- Introduce with ocean currents (Include some examples)
- Write various factors affecting ocean currents
- Conclude appropriately
Regular movement of a large mass of ocean water in fairly defined direction over great distances is known as ocean current. They origin and movement is influenced by a multitude of factors including planetary winds, coriolis forces, gravity, temperature, salinity etc.
The currents are categorised as warm or cold on the basis of relative temperature w.r.t the surrounding water.
- Examples of warm currents (which bring warm water into cold water areas): Kuroshio current, gulf stream
- Examples of cold currents (which bring cold water into warm water areas): Oyashio Current, Labrador current.
Factors affecting ocean currents of the world:
a) Factors related to atmosphere:
- Planetary winds: The leading role in ocean currents is played by frictional drag of surface water by planetary winds. Most of the currents of the world tend to follow the direction of planetary winds. For example, within the tropics, the trade winds blow from the east and hence, north equatorial and south equatorial currents flow east to west. The impact of planetary winds is most prominently seen in Indian Ocean, where there is a seasonal reversal of the monsoon winds and generates the Somali current.
- Others: Other factors including atmospheric pressure, rainfall and rate of evaporation also affect the flow of currents. .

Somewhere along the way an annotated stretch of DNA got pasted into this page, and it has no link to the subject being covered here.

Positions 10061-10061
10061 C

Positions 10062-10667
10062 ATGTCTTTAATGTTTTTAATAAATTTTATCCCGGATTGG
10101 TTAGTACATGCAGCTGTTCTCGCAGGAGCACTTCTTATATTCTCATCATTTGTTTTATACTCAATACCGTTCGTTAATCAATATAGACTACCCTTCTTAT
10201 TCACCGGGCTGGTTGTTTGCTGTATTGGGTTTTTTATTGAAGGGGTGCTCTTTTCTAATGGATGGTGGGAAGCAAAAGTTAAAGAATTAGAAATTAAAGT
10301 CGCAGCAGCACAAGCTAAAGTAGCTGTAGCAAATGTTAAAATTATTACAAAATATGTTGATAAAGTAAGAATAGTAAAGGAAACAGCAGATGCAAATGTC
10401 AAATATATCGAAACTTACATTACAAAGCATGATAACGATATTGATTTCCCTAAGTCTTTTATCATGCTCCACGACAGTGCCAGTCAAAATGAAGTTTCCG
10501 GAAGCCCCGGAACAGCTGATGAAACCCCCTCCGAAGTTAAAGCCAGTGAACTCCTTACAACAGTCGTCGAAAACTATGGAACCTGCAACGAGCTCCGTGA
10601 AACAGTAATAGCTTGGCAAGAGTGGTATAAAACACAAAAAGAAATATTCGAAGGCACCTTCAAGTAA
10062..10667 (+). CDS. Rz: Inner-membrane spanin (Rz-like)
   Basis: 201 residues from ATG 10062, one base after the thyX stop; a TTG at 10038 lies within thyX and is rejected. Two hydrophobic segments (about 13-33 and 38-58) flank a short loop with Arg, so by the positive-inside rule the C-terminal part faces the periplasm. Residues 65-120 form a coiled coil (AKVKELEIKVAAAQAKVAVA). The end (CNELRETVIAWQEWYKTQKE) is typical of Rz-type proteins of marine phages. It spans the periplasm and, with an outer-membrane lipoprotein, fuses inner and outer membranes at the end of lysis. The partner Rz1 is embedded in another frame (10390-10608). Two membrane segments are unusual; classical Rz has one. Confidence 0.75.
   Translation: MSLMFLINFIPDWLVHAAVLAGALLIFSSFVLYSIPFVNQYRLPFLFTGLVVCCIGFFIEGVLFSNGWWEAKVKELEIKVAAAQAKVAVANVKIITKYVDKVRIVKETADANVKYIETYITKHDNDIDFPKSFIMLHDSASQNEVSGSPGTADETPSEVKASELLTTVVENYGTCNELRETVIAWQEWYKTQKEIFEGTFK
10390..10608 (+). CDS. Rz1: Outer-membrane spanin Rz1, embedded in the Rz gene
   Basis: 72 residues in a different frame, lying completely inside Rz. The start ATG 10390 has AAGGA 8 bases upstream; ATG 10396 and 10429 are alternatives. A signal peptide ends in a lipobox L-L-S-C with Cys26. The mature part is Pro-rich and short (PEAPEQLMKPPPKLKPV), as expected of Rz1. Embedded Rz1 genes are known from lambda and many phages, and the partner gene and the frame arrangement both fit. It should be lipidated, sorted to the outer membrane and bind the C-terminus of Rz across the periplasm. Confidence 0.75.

b) Factors related to earth’s rotation:
- As the earth rotates from west to east, the water near equator tends to move from east to west.
- Earth’s rotation on its own axis generates the Coriolis force, due to which the moving water turns and follows an elliptical path known as gyre. In these gyres, water circulates clockwise in the northern hemisphere and anticlockwise in the southern hemisphere.
c) Set of factors related to ocean:
- Temperature difference and salinity difference also affect the ocean current movement.
- Salinity: Water having high salinity is heavier and it subsides. As a result, light water with less salinity rushes towards the area of high salinity and a current is formed. For example, Mediterranean Sea is more saline and on the surface, water moves from Atlantic to the Mediterranean.
- Temperature: Similarly, equatorial water becomes lighter due to heating while water at the poles becomes heavy due to cooling. As a result, a difference in sea levels in created and a surface current is created from equatorial regions towards the poles.
d) Modifying factors:
- Shape of coastline and oceanic bottom topography also affect the currents. For example, the South equatorial current splits up as the Brazilian current at the Brazilian coast.
Ocean currents are important phenomenon which help in circulation of the ocean water and are essential for regulating the temperature, salinity and nutrient flow throughout the ocean.
Subjects : Geography